Climate Change: Challenge for church to advocate and act
The church must take a leading role on climate change action to build the foundations for future generations but it must also seek to rediscover its relevance in a changing world.
And while advocacy was important, the church also needed to play a deeper, more profound role, particularly in rural communities – being the centre of community action, generosity and connection.
This is the charge from Joshua Gilbert, one of three guest speakers to address the Living Church Synod 2019. His address on the second day of Synod set the scene for a day of discussion and discernment for the church on its Climate Action Strategy.
Mr Gilbert is a Worimi man who uses Indigenous wisdom and values, alongside knowledge of agriculture and the environment to better inform society. He is an author and sought after speaker.
His reflections on agriculture and the land are bitter-sweet. His ancestral family – the first recorded birth of his family was in a cave in Gloucester – suffered the brunt of colonisation with his father’s ancestors taken from the land and sent to an orphanage. Many of his people were forced off their land or killed so that agricultural practices could start on their land.
Mr Gilbert is previously the Chair
of the NSW Young Farmers and led the NSW Young Farmers’ Council in moving one
of the first proactive international agricultural climate change motions at the
NSW Farmers Annual Conference in 2015.
The motion gained the attention of former US President, Al Gore, who asked Joshua to be a part of his Climate Reality Project. His Climate Reality Project video, entitled ‘Australia’s Young Green Farmers’, was viewed in over 75 countries and by over 100 million people. Mr Gilbert also attended the Paris Climate Change summit.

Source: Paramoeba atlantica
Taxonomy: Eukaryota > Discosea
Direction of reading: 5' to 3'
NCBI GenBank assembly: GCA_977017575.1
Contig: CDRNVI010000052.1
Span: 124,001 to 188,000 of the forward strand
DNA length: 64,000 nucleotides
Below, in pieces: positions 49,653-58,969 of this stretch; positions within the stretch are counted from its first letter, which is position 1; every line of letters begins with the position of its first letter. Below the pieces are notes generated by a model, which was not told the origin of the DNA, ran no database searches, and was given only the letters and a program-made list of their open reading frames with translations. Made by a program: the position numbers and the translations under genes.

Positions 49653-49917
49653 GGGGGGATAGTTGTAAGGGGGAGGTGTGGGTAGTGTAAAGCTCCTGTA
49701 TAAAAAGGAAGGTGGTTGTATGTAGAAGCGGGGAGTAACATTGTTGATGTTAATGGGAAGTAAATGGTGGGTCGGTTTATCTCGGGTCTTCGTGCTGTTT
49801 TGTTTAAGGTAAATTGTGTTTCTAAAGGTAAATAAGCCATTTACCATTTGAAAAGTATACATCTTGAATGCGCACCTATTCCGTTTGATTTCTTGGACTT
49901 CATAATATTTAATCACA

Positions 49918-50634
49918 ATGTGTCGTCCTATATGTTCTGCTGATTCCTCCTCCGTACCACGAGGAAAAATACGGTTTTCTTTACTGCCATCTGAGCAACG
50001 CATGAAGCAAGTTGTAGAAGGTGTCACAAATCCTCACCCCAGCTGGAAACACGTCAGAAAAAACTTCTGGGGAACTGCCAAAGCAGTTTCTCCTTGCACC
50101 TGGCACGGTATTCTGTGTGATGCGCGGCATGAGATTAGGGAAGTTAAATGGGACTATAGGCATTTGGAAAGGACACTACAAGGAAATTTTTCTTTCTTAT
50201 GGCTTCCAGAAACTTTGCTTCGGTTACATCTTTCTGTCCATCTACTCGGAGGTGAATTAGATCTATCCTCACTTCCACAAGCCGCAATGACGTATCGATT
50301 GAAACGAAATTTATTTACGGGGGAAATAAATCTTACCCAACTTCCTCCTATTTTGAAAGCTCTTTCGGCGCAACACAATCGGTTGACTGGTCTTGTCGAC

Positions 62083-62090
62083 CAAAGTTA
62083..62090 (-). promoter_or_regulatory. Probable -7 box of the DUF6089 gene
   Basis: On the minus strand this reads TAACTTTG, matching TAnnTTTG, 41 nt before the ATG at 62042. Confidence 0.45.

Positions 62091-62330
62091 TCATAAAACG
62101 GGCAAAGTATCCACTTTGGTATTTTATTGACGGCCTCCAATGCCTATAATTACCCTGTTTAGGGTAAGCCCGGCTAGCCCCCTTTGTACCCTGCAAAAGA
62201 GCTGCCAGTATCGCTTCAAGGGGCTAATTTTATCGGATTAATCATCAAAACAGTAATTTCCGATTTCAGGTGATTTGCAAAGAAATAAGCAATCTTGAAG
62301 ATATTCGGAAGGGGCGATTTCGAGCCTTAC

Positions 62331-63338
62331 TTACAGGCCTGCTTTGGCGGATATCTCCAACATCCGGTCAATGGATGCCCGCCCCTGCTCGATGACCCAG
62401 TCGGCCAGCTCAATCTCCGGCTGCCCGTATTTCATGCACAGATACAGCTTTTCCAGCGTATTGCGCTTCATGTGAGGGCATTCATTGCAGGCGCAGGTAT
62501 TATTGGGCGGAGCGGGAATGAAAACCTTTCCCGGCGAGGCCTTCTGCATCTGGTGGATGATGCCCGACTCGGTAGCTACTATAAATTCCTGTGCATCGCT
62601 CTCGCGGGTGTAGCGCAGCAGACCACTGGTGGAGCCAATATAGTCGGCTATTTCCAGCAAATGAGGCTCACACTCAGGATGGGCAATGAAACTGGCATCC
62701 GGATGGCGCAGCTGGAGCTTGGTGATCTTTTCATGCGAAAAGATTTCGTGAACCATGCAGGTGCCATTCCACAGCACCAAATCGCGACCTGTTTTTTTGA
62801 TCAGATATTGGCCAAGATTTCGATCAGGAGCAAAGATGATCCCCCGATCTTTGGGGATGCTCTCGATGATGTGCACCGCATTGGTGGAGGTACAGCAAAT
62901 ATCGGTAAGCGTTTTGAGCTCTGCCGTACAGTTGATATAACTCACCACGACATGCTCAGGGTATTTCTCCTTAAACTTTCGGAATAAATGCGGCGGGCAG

His ancestral stories, research and his experiences have all shaped his views on Climate Change.
Mr Gilbert said the church had a critical role to play today not only in the advocacy on climate change policy, but to create a better future by being at the centre of agricultural communities that were being profoundly impacted by severe weather events.
“It is easy to advocate but I am not sure that is enough. I struggle with groups that only see advocacy as its role. If we get (progressive) climate policy, which I believe we will, these advocacy-only organisations should become redundant, with a future focus on engraining sustainability into everyday action,” he said.
“I believe the church must also play a deeper, more profound role, particularly in rural communities. It must be at the grass-roots providing connection, generosity and comfort to weather-stricken communities, while being a constant during the good times.”
Mr Gilbert said there has been a shift in Australian rural communities in which the church has struggled to maintain relevance, reflective of a changing society across the Nation.
“When the community was thriving it was rooted in church values. People were more generous, supporting each other during hardship and building community during the good years”, he said.
Mr Gilbert said famers tended to harbour optimism in the face of brutal drought or other devastating natural disasters such as flooding. But as the pressures grow this optimism waned, often with disastrous outcomes.
“In rural towns the church needs to be there when people are struggling. It needs to be non-judgemental, a loving and giving centre of the community – connecting people to God.”
In many communities the sense of community needs rebuilding. We have lost the ability to connect and engage as a community. We must recover this and the church can play a central role in bringing unity, healing and connection, Mr Gilbert said.
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